Effects of even-aged timber harvest on stream salamanders: Support for the evacuation hypothesis

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Forest Ecology and Management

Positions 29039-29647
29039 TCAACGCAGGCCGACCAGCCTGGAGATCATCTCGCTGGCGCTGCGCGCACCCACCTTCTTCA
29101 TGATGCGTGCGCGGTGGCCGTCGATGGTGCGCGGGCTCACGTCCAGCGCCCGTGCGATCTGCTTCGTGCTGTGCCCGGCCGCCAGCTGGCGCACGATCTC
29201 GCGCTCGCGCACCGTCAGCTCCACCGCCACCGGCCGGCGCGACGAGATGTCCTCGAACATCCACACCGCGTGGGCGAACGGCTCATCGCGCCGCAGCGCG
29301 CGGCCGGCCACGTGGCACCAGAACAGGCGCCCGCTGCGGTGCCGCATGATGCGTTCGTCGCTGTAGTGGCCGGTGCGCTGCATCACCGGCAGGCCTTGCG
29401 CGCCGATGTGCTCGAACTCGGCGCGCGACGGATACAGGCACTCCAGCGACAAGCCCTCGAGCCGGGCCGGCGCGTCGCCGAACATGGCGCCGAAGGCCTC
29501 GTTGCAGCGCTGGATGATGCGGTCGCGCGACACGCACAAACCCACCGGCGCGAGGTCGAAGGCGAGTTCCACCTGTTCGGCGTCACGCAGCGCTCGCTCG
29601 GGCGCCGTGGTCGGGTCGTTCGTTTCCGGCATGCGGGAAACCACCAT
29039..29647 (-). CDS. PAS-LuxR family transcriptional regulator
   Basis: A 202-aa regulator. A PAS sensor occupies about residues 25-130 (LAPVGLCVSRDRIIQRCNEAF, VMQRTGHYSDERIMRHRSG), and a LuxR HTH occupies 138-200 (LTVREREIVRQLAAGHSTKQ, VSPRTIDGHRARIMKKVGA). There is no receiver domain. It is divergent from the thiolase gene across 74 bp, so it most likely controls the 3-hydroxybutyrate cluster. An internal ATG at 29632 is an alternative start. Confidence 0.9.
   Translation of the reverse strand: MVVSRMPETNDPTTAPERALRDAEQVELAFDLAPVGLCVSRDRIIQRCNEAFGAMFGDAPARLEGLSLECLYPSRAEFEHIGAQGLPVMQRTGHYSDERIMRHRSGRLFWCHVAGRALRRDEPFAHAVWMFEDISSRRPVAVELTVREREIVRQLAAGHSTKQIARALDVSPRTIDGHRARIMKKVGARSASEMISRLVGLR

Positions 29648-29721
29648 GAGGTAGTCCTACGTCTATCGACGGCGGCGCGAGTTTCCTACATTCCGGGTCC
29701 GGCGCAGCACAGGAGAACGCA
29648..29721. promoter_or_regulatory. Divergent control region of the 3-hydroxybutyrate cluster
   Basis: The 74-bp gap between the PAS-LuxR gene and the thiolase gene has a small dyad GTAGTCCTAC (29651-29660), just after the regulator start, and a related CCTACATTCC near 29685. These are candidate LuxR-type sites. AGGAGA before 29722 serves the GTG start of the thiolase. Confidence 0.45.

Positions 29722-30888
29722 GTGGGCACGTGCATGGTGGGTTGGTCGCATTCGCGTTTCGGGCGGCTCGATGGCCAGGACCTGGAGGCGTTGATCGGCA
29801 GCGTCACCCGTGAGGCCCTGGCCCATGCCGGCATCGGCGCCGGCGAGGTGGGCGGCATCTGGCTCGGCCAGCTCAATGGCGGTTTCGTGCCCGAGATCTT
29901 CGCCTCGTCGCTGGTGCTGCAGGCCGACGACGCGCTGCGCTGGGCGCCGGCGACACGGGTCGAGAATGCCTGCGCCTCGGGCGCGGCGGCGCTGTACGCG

Habitats worldwide are increasingly threatened by degradation and conversion. Critical to the process of habitat loss is the organismal response, which can have effects on immediate conservation measures or future restoration. Among the most threatened and underappreciated habitats are headwater streams, which are small but abundant features of montane forests. These habitats comprise a significant proportion of the total stream length, can harbor remarkable biodiversity, and are critical for numerous ecosystem processes. One of the most abundant organisms in montane headwater ecosystems are salamanders, and therefore what happens to salamanders when the forest habitats surrounding headwater streams are altered? Three main hypotheses exist: (1) mortality hypothesis; (2) retreat hypothesis; and (3) evacuation hypothesis. To examine these hypotheses we evaluated the impacts of even-aged riparian timber harvest on stream-breeding salamanders. Riparian forests along headwater streams were logged, leaving riparian buffers of 0 m, 9 m, and 30 m. Responses to each riparian alteration were measured in terms of salamander terrestrial habitat use and growth in the riparian habitat, as well as changes in population density within headwater streams. Adult and juvenile salamander densities measured in headwater streams were significantly greater in logged riparian treatments than in unaltered riparian treatments. In addition, salamanders significantly reduced their terrestrial habitat use following riparian logging with both the average distance from the stream and the relative abundance of salamanders decreasing. It is unlikely that salamanders will persist in highly modified riparian habitats, as we measured significantly reduced body conditions over short periods of time at these sites. We present corroborative evidence that salamanders evacuate the riparian habitat following intensive riparian logging, emigrating to adjacent headwater streams. Our results underscore the sensitivity of stream salamanders to riparian habitat alteration as well as the importance of riparian buffers in preserving amphibian assemblages.



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